Truckee Pump Park, Truckee, CA
In 2011, local riders in Truckee, CA, sought help from Pacific Region Director Anna Laxague with their idea to build a pump park. In order to help win the support of the Truckee Donner Recreation and Parks District, Laxague directed $2,000 of Trail Building Fund money to bring in a professional trail specialist from IMBA for consultation, feasibility studies and professional graphic designs of the proposed project. The conceptual plan not only illustrated how the park would look, but also its impact and value. The designs were then used to help obtain additional funding, including money from Specialized.
The pump park is 17,000 square feet and cost about $45,000 total. It includes a traditional pump track, a pump park, a loop for the smallest kids on push-bikes and a nearby BMX track. Future expansion plans include dirt jumps and singletrack trails. Local riders are also working toward providing skills clinics at the pump park.
Currently, there is no mountain bike club in Truckee. Following the success of the pump park, which has energized the locals, Laxague is working with those involved to form an IMBA chapter, which will allow the group to organize under the IMBA banner and leverage the additional funds, resources and guidance that come with it.
Coldwater Mountain, Anniston, AL
IMBA’s signature trail project for 2012, the singletrack system at Coldwater Mountain, required an unprecedented effort from the team of professional trail builders who make up IMBA’s Trail Solutions staff. Sensing the potential to create a major new riding area in the Southeast, IMBA-SORBA Region Director Tom Sauret used Trail Building Fund money to unlock funding from the Recreational Trails Program and the State of Alabama.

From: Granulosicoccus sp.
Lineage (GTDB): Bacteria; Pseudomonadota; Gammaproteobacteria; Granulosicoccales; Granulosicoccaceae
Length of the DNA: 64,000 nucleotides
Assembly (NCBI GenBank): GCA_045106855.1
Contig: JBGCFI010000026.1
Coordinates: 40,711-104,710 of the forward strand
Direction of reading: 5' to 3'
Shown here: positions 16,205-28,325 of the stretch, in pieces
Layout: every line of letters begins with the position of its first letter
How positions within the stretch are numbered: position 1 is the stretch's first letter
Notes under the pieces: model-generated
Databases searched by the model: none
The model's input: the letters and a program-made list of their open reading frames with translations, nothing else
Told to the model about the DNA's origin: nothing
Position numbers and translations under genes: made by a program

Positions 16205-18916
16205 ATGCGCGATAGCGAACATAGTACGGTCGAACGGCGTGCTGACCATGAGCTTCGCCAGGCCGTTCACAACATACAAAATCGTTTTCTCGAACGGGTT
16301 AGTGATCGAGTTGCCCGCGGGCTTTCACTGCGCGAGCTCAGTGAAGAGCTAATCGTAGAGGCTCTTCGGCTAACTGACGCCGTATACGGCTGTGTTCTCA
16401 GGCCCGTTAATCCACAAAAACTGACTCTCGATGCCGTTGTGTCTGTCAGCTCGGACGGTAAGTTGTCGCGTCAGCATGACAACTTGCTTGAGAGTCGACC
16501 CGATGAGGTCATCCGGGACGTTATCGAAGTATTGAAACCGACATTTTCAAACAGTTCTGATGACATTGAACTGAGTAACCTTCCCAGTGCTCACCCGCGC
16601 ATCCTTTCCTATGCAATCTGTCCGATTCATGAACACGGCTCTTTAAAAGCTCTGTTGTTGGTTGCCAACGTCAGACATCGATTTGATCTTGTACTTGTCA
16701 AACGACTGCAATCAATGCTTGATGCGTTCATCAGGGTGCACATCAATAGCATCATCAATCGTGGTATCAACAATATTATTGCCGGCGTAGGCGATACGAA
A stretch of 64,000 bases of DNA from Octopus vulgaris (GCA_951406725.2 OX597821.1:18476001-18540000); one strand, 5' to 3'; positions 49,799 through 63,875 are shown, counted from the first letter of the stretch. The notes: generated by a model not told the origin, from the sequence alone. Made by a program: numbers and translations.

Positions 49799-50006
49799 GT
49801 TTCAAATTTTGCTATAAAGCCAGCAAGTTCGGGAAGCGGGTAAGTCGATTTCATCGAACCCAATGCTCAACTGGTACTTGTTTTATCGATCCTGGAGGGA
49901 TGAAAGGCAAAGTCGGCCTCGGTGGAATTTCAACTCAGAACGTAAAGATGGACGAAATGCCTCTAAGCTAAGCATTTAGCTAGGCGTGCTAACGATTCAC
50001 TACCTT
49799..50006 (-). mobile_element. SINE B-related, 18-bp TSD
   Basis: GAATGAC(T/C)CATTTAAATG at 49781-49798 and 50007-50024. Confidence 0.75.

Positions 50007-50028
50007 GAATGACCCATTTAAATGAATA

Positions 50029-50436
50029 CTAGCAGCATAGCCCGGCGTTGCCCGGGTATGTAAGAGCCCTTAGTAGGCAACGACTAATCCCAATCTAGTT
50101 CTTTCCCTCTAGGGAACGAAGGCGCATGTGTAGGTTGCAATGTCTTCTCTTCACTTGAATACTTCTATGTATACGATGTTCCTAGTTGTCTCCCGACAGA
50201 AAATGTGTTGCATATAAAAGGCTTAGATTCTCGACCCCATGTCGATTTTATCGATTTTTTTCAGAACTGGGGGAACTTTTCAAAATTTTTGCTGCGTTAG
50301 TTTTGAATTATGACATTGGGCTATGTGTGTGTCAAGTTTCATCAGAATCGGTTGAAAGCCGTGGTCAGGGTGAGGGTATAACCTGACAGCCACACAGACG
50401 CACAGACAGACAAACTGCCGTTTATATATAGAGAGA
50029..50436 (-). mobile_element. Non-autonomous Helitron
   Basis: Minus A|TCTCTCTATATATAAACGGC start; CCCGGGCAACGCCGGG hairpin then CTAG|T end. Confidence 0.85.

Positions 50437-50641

The result is a destination-worthy riding area that’s slated to reach 60 miles of purpose-built mountain bike trails.
Here’s how one local rider expressed his appreciation: "I live in Anniston, near the new Coldwater Mountain trails. I just wanted to take a moment to let your organization know what a great job you did in building [the initial] trail. I had the pleasure of riding it for the first time last week and can't wait to get back. I have been out of biking for about 15 years and am so excited to have something of this caliber at my disposal and so close to home. The trail is top-notch and insanely fun to ride, and our local economy will surely benefit from its presence. Please pass this along to any and all involved."
Full List of Projects that Recieved Help from the IMBA Trail Building Fund in 2011/2012:
- Bailey Trails (CO)
- Belle Isle (VA)
- Big Bend (TX)
- Chequamegon (WI)
- Carpenter's Bypass (OR)
- Coldwater Mountain (AL)
- Cuyuna Ride Center (MN)
- Duluth Traverse (MN)
- Galbriath Gap (PA)
- Grindstone (NM)
- Jabberwocky (OR)
- Percy Warner Park (TN)
- Pogonip (CA)
- Reimers Ranch (TX)
- Rockburn (MD)
- Sugarbush (MN)
- Truckee Pump Park (CA)